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The Saudi brand of fanaticism

The Two Faces of Islam: The House of Sa'ud From Tradition to Terror, Stephen Schwartz, Doubleday: 312 pp., $25 A Fury for God: The Islamist Attack on America, Malise Ruthven, Granta Books: 324 pp., $16.95 paper Militant Islam Reaches America, Daniel Pipes, W.W. Norton: 310 pp., $25.95

November 17, 2002|Emran Qureshi | Emran Qureshi is co-editor of "The New Crusades: Constructing the Muslim Enemy," to be published by Columbia University Press.

Imagine if you will the delicious and absurd fantasy of the Beverly Hillbillies taking over the Vatican and proselytizing worldwide after striking crude oil. Stranger than fiction but closer to truth is the case of the House of Saud. Unlike the nouveaux riches of the television fable, the House of Saud has for many decades used its wealth to spread the most extreme and fundamentalist interpretations of Islam, intolerant toward all those who do not share its narrow sectarian Wahhabi creed.

While the Wahhabi sect has been the state-supported religion in Saudi Arabia since the kingdom was established a century ago, its influence and reach have been invidious, gradual and largely unnoticed by the West. Wahhabism had even slipped under the radar screens of America's scholarly apparatus. One example is Princeton's eminent Middle East scholar Bernard Lewis, who admitted to Charlie Rose in a January television interview on PBS that he vastly underestimated the dangers of Wahhabism: "I hadn't realized its importance until these last months ... this particular strain of Islam, which is very far from mainstream ... which suddenly becomes, if not dominant, at least extremely important."

Muhammad ibn 'Abd al-Wahhab, the sect's founder, was a puritanical 18th century "reformer" who militantly repudiated 1,400 years of Islamic tradition and culture while seeking to impose a version of Islam "cleansed" of what he deemed idolatrous and un-Islamic practices. (Incidentally, Wahhabis do not call themselves Wahhabis but salafis, or simply faithful Muslims, and accuse anyone using the term "Wahhabi" of smearing good Muslims with an epithet.) Wahhab also thought that all Shiites, Sufis and followers of sects of Islam other than his own were not Muslim. Further, he forbade the celebrations of the Prophet Muhammad's birthday, the veneration of saints and the visiting of tombs. But above all, Wahhab and his followers loathed vocal or instrumental music in all its forms, a point that Stephen Schwartz, in his book "The Two Faces of Islam: The House of Sa'ud From Tradition to Terror," finds to be "extremist to the point of derangement."

Schwartz recounts a recent instance of Wahhabi fanaticism, the story of 15 Saudi girls who perished this year in a schoolhouse fire. Religious police prevented the girls from leaving the burning school because they were not shrouded in abayas (black robes) and thus lacked "Islamic modesty." The girls were beaten back into the school while anguished parents looked on.

In the holy city of Mecca, the Wahhabis have razed tombs containing the remains of the family of the Prophet Muhammad. Saudi religious police guard the leveled sites carrying sticks to beat pilgrims who are seen praying. It is Saudi Wahhabi aid agencies, Schwartz notes, that are responsible for the gutting and "reconstruction" of historic Bosnian mosques and bulldozing of Kosovar Muslim cemeteries.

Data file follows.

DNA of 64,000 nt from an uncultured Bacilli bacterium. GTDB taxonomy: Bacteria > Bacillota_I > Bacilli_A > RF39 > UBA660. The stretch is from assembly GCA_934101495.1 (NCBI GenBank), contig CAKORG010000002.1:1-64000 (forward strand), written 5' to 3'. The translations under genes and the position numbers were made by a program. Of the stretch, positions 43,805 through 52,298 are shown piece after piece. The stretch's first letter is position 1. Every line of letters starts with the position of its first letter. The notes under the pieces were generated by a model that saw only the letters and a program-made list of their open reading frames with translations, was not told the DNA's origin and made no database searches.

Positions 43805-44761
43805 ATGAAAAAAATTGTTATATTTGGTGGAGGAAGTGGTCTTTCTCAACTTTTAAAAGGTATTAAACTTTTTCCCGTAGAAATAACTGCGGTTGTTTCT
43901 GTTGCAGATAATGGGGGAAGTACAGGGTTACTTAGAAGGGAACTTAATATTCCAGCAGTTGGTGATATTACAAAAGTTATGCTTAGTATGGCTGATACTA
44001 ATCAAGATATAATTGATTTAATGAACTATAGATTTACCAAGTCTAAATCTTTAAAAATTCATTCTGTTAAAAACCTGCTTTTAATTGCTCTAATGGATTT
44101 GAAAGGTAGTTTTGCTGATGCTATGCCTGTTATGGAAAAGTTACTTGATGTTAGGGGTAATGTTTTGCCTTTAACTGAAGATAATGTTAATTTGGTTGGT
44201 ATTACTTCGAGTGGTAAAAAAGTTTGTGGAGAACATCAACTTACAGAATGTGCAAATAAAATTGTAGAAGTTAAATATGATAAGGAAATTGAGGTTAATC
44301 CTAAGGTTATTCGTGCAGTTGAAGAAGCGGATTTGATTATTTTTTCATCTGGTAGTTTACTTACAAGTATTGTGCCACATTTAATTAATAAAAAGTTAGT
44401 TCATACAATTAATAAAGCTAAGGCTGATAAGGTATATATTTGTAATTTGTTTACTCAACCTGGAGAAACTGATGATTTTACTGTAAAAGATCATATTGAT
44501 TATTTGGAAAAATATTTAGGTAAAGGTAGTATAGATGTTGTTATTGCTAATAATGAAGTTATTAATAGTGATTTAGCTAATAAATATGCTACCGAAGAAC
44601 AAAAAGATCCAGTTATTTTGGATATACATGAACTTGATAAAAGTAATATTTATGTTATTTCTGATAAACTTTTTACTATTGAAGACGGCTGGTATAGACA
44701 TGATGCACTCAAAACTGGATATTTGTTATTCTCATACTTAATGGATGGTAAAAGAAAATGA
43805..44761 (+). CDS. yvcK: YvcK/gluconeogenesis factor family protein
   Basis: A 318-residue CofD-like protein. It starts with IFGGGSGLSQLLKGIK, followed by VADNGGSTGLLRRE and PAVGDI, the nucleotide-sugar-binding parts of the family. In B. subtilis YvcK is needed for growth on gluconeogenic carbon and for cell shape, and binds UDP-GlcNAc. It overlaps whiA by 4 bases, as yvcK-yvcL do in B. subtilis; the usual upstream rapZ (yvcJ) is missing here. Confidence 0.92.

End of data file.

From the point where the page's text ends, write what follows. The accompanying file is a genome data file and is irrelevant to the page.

While tolerant and richly varied forms of Islamic tradition around the globe were thus zealously eradicated, Saudi Arabia was considered to be a "vital, moderate" American ally. The foreign policies of Saudi Arabia and the United States dovetailed from the 1950s through the 1980s. There are two distinct stages in this sordid love affair: Until the late 1970s, Saudi Arabia fought the forces of godless communism by supporting conservative and revolutionary Islamist organizations as a counterweight to secular and nationalist movements in the Islamic world. In 1979, twin disasters befell Saudi Arabia: the Iranian revolution and the Soviet takeover of Afghanistan. Consequently, the Saudis funded madrasas in Pakistan, proselytizing the Wahhabi version of Islam to combat the Shiite clerical ascendancy in Iran, and funded extremist Sunni fundamentalist groups worldwide to rally what the late political scientist Eqbal Ahmad termed a "Jihad International" to fight the Soviets in Afghanistan.

Malise Ruthven, in his book "A Fury for God: The Islamist Attack on America," suggests that Saudi Arabia is the leading exporter not only of petroleum products but also of fundamentalist Islam. He argues that the Saudis are able to proselytize effectively not just because of their oil wealth but also because of their role as "Custodians of the Two Sanctuaries" (Mecca and Medina), which conveys upon them religious legitimacy. Wahhabism today is disseminated by organizations such as the World Muslim League, which was established by the late Saudi Sheik Abdul-Aziz bin Baz, among the most reactionary Islamic clerics in the last century. One of Bin Baz's more memorable rulings concerned the permissibility of women to wear brassieres (yes, provided there was no attempt at deception). Bin Baz also lent his moral authority and support to the jihad in Afghanistan.

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